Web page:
Motivated by the implemented operations, the Arithmetic SM is composed of 6 registers, each of which is composed of 16 sub-registers of 16-bit (2 byte) capacity, adding up to a total of 256 bits per register.

x1, y1, x2, y2, x3, y3.\begin{aligned} x_1,\ y_1,\ x_2,\ y_2,\ x_3,\ y_3. \end{aligned}

There is also a need to provide ss and q0,q1,q2q_0,q_1,q_2, which are also 256-bit field elements.

How Operations Are Performed

Compute the previous operations at 2-byte level. For instance, if one is performing the multiplication of x1x_1 and y1y_1, at the first clock x1[0]y1[0]x_1[0] \cdot y_1[0] is computed.

Then, (x1[0]y1[1])+(x1[1]y1[0])(x_1[0] \cdot y_1[1]) + (x_1[1] \cdot y_1[0]) is computed in the second clock, followed by (x1[0]y1[2])+(x1[1]y1[1])+(x1[2]y1[0])(x_1[0] \cdot y_1[2]) + (x_1[1] \cdot y_1[1]) + (x_1[2] \cdot y_1[0]) in the third, and so on.

As depicted in the below figure, this process is completely analogous to the schoolbook multiplication. However, it is performed at 2-byte level, instead of decimal level.

School Multiplication Example

Use the following notation:

eq =x1[0]y1[0]eq=x1[0]y1[1]+x1[1]y1[0]\begin{aligned} \mathbf{eq\ } &= x_1[0] \cdot y_1[0] \\ \mathbf{eq'} &= x_1[0] \cdot y_1[1] + x_1[1] \cdot y_1[0] \end{aligned}

But then, the carry generated by eq\mathbf{eq} has to be taken into account by eq\mathbf{eq'}.

Going back to our equations EQ0,EQ1,EQ2,EQ4\text{EQ}_0, \text{EQ}_1, \text{EQ}_2, \text{EQ}_4; let's see how the operation is performed in EQ0\text{EQ}_0.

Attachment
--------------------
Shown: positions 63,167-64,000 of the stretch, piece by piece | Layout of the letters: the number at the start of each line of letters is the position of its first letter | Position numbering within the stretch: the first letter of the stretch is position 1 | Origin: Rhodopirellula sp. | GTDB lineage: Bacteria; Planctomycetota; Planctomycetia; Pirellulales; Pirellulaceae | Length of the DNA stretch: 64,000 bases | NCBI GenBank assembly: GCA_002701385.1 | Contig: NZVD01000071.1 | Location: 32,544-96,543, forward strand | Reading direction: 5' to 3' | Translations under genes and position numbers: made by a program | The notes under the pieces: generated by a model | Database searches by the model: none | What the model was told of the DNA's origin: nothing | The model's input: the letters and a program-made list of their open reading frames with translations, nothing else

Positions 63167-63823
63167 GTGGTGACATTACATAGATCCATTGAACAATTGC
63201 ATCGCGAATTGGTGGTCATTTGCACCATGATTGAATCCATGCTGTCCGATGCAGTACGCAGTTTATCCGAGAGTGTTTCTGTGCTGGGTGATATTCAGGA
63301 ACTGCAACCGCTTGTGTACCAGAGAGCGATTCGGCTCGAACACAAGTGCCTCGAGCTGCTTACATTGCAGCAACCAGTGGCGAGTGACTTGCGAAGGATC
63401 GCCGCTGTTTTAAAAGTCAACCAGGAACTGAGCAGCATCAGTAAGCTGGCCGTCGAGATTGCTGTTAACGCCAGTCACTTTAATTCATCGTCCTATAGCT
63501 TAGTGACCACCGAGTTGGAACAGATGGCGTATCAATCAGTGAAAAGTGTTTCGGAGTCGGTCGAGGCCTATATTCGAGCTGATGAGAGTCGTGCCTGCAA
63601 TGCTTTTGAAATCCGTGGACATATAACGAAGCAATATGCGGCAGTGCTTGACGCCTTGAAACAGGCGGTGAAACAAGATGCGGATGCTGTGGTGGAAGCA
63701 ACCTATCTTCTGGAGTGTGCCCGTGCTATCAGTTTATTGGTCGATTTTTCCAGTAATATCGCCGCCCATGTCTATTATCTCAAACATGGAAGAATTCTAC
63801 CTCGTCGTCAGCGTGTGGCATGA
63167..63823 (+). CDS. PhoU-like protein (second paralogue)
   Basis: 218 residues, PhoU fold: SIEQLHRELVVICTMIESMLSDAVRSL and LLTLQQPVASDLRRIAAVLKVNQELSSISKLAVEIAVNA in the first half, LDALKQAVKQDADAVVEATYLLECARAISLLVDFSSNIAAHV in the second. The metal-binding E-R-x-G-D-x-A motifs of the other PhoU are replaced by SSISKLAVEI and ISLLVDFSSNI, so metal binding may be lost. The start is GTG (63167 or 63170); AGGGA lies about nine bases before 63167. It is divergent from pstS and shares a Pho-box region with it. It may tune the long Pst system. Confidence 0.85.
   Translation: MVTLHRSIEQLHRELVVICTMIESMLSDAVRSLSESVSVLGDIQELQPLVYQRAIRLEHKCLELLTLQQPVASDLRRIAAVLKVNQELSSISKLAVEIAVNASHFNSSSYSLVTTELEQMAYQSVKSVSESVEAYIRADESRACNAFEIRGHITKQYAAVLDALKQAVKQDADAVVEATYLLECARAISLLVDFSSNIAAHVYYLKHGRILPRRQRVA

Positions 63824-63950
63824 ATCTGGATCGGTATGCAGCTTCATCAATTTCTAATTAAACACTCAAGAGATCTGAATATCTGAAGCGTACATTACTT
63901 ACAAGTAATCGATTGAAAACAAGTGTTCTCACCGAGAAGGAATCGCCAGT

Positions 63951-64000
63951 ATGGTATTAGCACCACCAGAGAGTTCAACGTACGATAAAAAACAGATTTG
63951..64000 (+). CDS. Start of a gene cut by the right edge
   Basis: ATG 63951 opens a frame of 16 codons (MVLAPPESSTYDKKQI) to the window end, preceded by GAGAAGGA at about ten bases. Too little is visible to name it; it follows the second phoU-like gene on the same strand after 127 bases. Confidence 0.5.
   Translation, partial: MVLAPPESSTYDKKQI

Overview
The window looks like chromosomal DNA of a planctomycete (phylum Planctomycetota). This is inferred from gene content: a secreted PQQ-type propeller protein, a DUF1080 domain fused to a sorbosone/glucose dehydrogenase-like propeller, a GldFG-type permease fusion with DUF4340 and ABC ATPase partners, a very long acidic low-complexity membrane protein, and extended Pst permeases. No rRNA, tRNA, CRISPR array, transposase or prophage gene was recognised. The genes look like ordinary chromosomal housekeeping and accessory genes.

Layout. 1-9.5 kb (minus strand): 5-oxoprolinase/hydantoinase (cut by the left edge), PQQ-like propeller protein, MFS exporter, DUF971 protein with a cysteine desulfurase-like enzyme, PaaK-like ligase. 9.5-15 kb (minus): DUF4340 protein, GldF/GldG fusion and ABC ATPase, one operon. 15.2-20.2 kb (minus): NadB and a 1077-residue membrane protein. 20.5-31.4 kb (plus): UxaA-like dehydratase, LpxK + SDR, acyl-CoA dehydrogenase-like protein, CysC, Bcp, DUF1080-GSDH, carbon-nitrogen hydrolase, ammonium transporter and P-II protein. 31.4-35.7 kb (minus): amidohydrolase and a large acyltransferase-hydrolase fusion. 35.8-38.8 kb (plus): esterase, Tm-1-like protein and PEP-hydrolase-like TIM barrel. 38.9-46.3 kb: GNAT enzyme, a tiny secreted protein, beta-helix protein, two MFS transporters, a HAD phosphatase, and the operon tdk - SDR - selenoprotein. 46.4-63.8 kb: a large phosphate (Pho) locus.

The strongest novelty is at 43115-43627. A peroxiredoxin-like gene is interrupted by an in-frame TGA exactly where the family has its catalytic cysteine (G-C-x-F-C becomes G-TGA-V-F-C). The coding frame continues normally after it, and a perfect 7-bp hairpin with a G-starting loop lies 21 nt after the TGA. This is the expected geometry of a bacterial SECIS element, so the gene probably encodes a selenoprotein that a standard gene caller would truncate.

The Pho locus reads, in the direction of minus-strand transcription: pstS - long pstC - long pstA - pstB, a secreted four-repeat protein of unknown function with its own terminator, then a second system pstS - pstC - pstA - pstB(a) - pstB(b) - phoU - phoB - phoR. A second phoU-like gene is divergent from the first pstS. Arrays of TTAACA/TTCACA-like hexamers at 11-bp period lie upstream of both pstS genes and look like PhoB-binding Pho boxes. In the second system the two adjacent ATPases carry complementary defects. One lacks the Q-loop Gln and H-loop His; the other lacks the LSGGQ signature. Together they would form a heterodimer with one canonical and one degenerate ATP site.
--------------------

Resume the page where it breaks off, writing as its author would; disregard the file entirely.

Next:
1. Compute eq0=(x1[0]y1[0])+x2[0]y3[0]\mathbf{eq}_0 = (x_1[0] \cdot y_1[0]) + x_2[0] - y_3[0]

  2. Compute eq1=(x1[0]y1[1])+(x1[1]y1[0])+x2[1]y3[1]\mathbf{eq}_1 = (x_1[0] \cdot y_1[1]) + (x_1[1] \cdot y_1[0]) + x_2[1] - y_3[1]

  3. eq2=(x1[0]y1[2])+(x1[1]y1[1])+(x1[2]y1[0])+x2[2]y3[2]\mathbf{eq}_2 = (x_1[0] \cdot y_1[2]) + (x_1[1] \cdot y_1[1]) + (x_1[2] \cdot y_1[0]) + x_2[2] - y_3[2]

This is continued until one reaches the computation, eq15=(x1[0]y1[15])+(x1[1]y1[14])++x2[15]y3[15]\mathbf{eq}_{15} = (x_1[0] \cdot y_1[15]) + (x_1[1] \cdot y_1[14]) + \dots + x_2[15] - y_3[15].

At this stage y2y_2 comes into place.

Since the first 256 bits of the result of the operation have been filled (and the result can be made of more than 256-bits), a new register is needed to store the rest of the output. We change the addition of x2[i]y3[i]x_2[i] - y_3[i] by y2[i]-y_2[i].

Therefore, we obtain that:

eq16=(x1[1]y1[15])+(x1[2]y1[14])+y2[0],eq17=(x1[2]y1[15])+(x1[3]y1[14])+y2[1]\begin{aligned} \mathbf{eq}_{16} &= (x_1[1] \cdot y_1[15]) + (x_1[2] \cdot y_1[14]) + \dots - y_2[0], \\ \mathbf{eq}_{17} &= (x_1[2] \cdot y_1[15]) + (x_1[3] \cdot y_1[14]) + \dots - y_2[1] \end{aligned}

and so on.

Continuing until the last two:

eq30=(x1[15]y1[15])y2[14],eq31=y2[15].\begin{aligned} \mathbf{eq}_{30} &= (x_1[15] \cdot y_1[15]) - y_2[14], \\ \mathbf{eq}_{31} &= -y_2[15]. \end{aligned}

Now, notice that the carry generated by the eqi\mathbf{eq}_i's is not important for them. That means, if eqi=10\mathbf{eq}_i = 10, then what we really want the result to be is 00 and save 11 as a carry for the next operation. To express this fact as a constraint, we say that the following has to be satisfied:

eq+carry=carry216,\mathbf{eq} + \text{carry} = \text{carry}' \cdot 2^{16},

where carry\text{carry} represents the carry taken into account in the actual clock, and carry\text{carry}' represents the carry generated by the actual operation.


A technicality is that carry\text{carry} is subdivided into two other carryL\text{carry}_L and carryH\text{carry}_H such that:

carry=carryL+carryH218.\text{carry} = \text{carry}_L + \text{carry}_H \cdot 2^{18}.

Source Code

The Polygon zkEVM repository is available on GitHub.

Arithmetic SM Executor: sm_arith folder

Arithmetic SM PIL: arith.pil